Kursaal in Ostend, 1950’s modernism by the sea

In our series “Interesting Places in Flanders”, VRT News’ photographer Alexander Dumarey visited the Kursaal in Ostend (West Flanders). The building that opened to the public in 1953 is one of our region’s finest examples of 1950’s modernist architecture.

Historically a “Kursaal” is a meeting place in a seaside resort or a spa town. The first Ostend Kursaal opened in 1852. During World War II, the Germans demolished the original Kursaal that had been built in eclectic style and constructed a huge bunker for the defence of Ostend against Allied attack from the sea.

At the end of the war in 1945 architects were invited to take part in a competition for the design of a new Kursaal. The competition was won by the Antwerp architect Léon Stynen. He had already designed the casinos in the West Flemish seaside resorts of Knokke and Blankenberge.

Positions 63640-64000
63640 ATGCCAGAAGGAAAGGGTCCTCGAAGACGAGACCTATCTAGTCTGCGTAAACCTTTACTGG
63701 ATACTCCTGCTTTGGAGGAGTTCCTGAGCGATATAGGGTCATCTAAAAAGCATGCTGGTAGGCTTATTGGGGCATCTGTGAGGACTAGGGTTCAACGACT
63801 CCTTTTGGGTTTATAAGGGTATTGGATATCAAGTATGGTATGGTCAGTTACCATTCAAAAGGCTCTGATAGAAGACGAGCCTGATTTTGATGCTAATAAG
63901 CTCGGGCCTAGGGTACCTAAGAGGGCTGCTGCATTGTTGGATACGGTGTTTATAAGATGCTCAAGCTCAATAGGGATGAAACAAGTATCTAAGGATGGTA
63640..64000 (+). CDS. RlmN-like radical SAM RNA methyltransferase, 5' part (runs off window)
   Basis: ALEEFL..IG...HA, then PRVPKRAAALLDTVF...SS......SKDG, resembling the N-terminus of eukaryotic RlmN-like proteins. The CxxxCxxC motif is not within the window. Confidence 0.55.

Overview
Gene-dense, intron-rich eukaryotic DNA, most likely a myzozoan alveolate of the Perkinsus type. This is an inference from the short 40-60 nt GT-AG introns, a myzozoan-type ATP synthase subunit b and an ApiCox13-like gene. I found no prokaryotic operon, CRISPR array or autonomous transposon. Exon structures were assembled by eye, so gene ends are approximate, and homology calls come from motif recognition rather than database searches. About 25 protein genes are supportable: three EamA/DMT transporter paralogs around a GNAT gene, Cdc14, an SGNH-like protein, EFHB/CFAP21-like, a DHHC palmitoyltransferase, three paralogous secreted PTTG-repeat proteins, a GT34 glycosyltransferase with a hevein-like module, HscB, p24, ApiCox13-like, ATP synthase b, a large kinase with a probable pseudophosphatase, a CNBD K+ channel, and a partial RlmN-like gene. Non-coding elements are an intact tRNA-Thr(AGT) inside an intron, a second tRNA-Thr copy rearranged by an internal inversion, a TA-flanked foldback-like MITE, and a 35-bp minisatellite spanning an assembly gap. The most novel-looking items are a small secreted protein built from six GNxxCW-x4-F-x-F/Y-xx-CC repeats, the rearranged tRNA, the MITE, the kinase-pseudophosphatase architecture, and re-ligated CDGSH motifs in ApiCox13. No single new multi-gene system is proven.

He designed a monumental modernistic building. The Ostend Kursaal was constructed around a reinforced concrete frame. This means that many of its interior and exterior walls are not supporting walls. The glass facade on the side of the building facing the sea is one of its most striking features.

Construction got under way in 1950 and the building was opened in 1953. From the outset Léon Stynen had incorporated art into his building. There are murals by Paul Delvaux and Marc Mendelsohn, ceramic art by Pierre Caille and sculptures by Olivier Strebelle.

Work carried out on the building in the 1960’s and 1970’s saw a lot of Léon Steynen’s original concept for the building being lost. By the end of the 1980’s the building was in poor repair and there were calls for it to be demolished.

In 1994 an architectural competition was launched for the design of a new Kursaal. In 1997 a plan was considered to partially demolish the building and replace it with flats.

However, protest and much debate in the media averted this. The building became a listed monument in 1998. In 2000 a full renovation got under way, respecting what was left of Léon Stynen’s original features. The work was completed in 2004.